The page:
Question

Following graduation, you meet Mr. Big at a country club. Mr. Big is a venture capitalist who has a sizable stock portfolio concentrated in a single firm, Blue Hat. After several weeks of golfing together, Mr. Big confides in you regarding his financial situation. He owns $ 30 million of Blue Hat stock ($ 100 per share, 300,000 shares) with a basis of $ 20 per share. Mr. Big has one child, Big Jr. Mr. Big, who is 75 years old and in poor health, tells you that he just put in an order to sell half his Blue Hat stock and that he will invest the after- tax proceeds in T- bills because he thinks the market is overvalued. Assume the gains from the sale are taxed at a 15% long- term capital gains rate.
One year later, Mr. Big passes away, leaving his entire estate to Big Jr. Because of changes in short- term interest rates, the T-bill portfolio he had purchased with the stock sold has produced no after- tax return. At the date of death, Blue Hat is trading at $ 150 per share. Mr. Big’s estate pays for any estate taxes by first liquidating a portion of the T- bill portfolio and then, if necessary, a portion of the Blue Hat stock. Consider these two reminders about estate taxation: First, estates pay an estate tax on the fair market value of the net estate (assets less liabilities). Assume the estate tax rate is 45% for the year in question. Second, it often takes some time for an estate to pay off the debts of the decedent and distribute the net assets to the heirs. In the meantime the assets of the estate may generate income. To prevent this income from going untaxed, estates are required to pay income tax on their earnings. Assume that the income tax rate faced by the estate is 40%. Sometimes estates have negative taxable income. If an estate reports net losses on its final tax return, assume those losses pass through to the heirs, otherwise they would be lost.
a. How much will Big Jr. inherit after all estate taxes have been paid?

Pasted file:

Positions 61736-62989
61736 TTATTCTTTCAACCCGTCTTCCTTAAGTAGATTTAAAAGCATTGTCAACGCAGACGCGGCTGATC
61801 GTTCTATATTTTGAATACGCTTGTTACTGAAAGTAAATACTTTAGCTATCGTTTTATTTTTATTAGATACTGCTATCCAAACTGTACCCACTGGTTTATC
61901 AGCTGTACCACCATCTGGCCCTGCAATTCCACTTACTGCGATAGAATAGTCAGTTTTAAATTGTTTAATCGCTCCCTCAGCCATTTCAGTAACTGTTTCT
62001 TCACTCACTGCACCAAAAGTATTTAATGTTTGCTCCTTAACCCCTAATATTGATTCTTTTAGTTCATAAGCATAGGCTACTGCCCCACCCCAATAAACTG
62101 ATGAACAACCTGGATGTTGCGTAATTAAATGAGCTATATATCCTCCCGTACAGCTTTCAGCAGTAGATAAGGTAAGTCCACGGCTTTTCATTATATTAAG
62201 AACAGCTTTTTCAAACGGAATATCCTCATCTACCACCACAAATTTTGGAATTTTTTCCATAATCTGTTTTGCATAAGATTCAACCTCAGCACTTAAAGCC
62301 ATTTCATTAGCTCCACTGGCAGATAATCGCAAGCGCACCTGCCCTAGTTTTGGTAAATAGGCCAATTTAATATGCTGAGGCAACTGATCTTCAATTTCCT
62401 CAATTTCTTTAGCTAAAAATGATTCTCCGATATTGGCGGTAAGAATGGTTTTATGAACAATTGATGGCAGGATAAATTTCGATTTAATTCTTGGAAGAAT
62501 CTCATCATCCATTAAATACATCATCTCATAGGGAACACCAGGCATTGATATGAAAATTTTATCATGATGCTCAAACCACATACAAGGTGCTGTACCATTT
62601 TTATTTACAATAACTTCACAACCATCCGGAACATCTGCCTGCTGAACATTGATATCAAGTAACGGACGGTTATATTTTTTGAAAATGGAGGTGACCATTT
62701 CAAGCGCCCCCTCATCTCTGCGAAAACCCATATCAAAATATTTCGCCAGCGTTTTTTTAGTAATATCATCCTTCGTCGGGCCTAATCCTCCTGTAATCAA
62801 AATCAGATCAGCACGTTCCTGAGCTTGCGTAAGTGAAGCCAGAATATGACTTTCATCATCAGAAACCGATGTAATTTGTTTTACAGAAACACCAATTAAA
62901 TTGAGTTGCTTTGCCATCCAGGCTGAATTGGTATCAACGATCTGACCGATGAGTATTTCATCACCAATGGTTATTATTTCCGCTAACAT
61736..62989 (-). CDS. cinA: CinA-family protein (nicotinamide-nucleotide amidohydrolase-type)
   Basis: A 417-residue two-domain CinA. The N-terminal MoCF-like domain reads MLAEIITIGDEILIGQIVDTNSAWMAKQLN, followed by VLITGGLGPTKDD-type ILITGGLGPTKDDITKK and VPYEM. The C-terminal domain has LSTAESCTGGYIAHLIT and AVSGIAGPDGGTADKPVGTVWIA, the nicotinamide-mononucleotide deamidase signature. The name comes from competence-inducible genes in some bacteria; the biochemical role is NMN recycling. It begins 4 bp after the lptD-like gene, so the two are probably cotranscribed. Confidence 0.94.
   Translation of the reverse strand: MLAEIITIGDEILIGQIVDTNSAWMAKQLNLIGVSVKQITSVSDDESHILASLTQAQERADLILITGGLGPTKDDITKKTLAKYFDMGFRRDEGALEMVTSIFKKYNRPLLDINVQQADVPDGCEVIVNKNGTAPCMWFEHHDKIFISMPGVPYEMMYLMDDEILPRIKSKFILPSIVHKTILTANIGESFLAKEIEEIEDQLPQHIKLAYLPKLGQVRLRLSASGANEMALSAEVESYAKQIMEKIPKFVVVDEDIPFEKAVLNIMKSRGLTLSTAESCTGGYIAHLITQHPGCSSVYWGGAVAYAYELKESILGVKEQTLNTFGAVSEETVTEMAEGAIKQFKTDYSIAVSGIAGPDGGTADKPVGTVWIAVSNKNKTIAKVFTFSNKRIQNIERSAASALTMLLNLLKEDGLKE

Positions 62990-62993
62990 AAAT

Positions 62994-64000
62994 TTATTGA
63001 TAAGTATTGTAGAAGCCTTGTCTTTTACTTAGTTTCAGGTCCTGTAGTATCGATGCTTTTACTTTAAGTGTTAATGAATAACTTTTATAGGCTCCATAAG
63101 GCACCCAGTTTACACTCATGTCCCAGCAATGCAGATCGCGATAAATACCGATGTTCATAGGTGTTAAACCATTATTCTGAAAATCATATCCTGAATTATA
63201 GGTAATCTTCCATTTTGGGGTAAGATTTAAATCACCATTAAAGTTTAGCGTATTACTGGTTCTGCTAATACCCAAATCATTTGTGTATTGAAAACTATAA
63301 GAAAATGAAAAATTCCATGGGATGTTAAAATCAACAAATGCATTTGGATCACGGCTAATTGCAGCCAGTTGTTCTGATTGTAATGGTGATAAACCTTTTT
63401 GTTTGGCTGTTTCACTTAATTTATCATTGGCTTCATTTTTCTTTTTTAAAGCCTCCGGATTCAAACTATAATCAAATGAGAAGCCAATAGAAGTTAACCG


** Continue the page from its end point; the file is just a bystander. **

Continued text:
b. Later in the year after Mr. Big’s death, Big Jr. recognizes $ 5 million in long- term capital gains from the sale of other stock from his personal portfolio. How much tax will Big Jr. pay on the sale, net of any capital losses he may have inherited from Mr. Big?
c. With the same facts as part (a), and instead of selling his Blue Hat stock, Mr. Big sells short $ 15 million of Green Hat stock, which Mr. Big figures is somewhat correlated with Blue Hat stock. Assume Federal Reserve rules on short sales prevent Mr. Big from selling short more than 50% of the value of his long position. The proceeds from the short sale are invested in T- bills. The short sale is held open until Mr. Big’s death. Mr. Big’s estate liquidates enough T- bill and Blue Hat stock (T bills first) to close out the short sale of Green Hat and any estate taxes. Any remaining Blue Hat stock is distributed to Big Jr. At the date of death, Blue Hat stock has increased in price to $ 150 per share. Green Hat stock has also increased in value and the short position requires $ 22.5 million to close out. What will be the current market value of the Blue Hat stock that Big Jr. gets from the estate?
d. Later in the year after Mr. Big’s death and given the circumstances in part (c), Big Jr. recognizes $ 5 million in long- term capital gains from the sale of other stock from his personal portfolio. How much tax will Big Jr. pay on the sale, net of any capital losses he may have inherited from Mr. Big?


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  • CreatedAugust 06, 2015
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